Revenge Planned in Johor Bahru

It is not everyday you get to give a small simultaneous exhibition as part of a friendly veteran vs young talents or Malaysia vs Thailand match and even if the result was a forgone conclusion, a return match in Johor Bahru, Malaysia as been agreed with these young ladies and other young talents in November with a team competition involving teams from different parts of Malaysia and even neighbouring Singapore.

Veteran vs Young talents or Malaysia vs Thailand match

The Origins of Makruk

In 1,100 B.CE., the Ban Chiang people began to adopt religion, art, and culture from their eastern neighbours, the Indians, which was already playing Chess!


This society and culture in the later period, is known as the pre-Khmer and Dvaravati civilisation.


Ancient historians found traces of Makruk. 1888–1912 B.C., which corresponds to the Sukhothai period during the reign of Phra Maha Thammaraja Lithai.


Thus began to appear the structure of Makruk in Thailand for the first time.


Formalisation came about with the setting up of the Thai Sports Association of Thailand under the Royal Patronage, initially an organisation known as the Siam Sports Association which was founded by His Majesty King Mongkut, King Rama IV and included all Thai cultural games such as Thai kites, Krabi Krabong, Makruk (Thai chess), Thai checkers, Ska, Muay Thai (Thai boxing).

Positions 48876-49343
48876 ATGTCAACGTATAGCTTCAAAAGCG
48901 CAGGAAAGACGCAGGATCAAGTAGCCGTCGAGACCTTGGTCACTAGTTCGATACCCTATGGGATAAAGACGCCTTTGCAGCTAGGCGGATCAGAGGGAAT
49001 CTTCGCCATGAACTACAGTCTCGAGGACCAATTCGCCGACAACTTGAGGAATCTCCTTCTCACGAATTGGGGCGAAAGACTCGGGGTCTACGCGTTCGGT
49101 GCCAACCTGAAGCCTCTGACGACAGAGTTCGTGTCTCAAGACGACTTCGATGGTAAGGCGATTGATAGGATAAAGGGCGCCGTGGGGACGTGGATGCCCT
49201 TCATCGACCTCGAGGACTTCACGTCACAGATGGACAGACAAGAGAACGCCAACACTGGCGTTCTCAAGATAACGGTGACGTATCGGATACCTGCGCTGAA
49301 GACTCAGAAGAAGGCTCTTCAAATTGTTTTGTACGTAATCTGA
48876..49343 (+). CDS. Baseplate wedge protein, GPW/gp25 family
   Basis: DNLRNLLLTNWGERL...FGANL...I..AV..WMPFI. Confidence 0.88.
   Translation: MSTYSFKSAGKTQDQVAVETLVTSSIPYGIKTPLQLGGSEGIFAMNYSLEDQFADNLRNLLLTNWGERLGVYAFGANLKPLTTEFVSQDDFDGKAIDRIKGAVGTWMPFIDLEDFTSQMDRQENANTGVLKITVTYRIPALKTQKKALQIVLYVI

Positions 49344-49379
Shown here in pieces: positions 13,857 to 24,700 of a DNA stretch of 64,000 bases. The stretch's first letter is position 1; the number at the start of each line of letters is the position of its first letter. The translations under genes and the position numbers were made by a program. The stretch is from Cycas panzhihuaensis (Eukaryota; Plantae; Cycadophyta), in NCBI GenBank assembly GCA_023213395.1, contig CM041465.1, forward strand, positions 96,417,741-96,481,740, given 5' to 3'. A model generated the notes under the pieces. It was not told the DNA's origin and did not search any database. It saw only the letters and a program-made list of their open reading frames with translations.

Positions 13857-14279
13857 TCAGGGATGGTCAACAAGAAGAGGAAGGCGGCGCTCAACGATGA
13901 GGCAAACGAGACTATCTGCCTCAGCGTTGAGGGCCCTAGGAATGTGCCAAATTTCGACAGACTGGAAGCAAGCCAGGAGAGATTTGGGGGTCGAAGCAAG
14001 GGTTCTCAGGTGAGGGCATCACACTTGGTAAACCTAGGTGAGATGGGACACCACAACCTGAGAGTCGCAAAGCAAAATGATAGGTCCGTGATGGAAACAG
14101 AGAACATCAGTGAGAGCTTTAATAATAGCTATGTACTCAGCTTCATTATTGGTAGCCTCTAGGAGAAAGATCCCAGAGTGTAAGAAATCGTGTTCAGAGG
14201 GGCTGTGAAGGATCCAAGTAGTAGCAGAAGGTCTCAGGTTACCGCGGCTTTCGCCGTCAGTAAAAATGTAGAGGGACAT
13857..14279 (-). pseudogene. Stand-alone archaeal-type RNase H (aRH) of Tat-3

On January 5, 1932, during the reign of King Prajadhipok, King Rama VII, the Siam Sports Association became legally registered as the Siam Sports Association under Royal Patronage, with a nobleman Phraya Bhirombhakdi becoming the first President of the Association.


In 1944, Siam was renamed Thailand and therefore, the name of the association was changed to the Thai Sports Association under Royal Patronage.Later changed the name according to the regulations of the Sports Authority of Thailand to Thai Sports Association of Thailand under royal patronage.

About the Author

One Night in Bangkok! Peter Long, FM, IA and FT, no longer Secretary of the FIDE Trainers’ Commission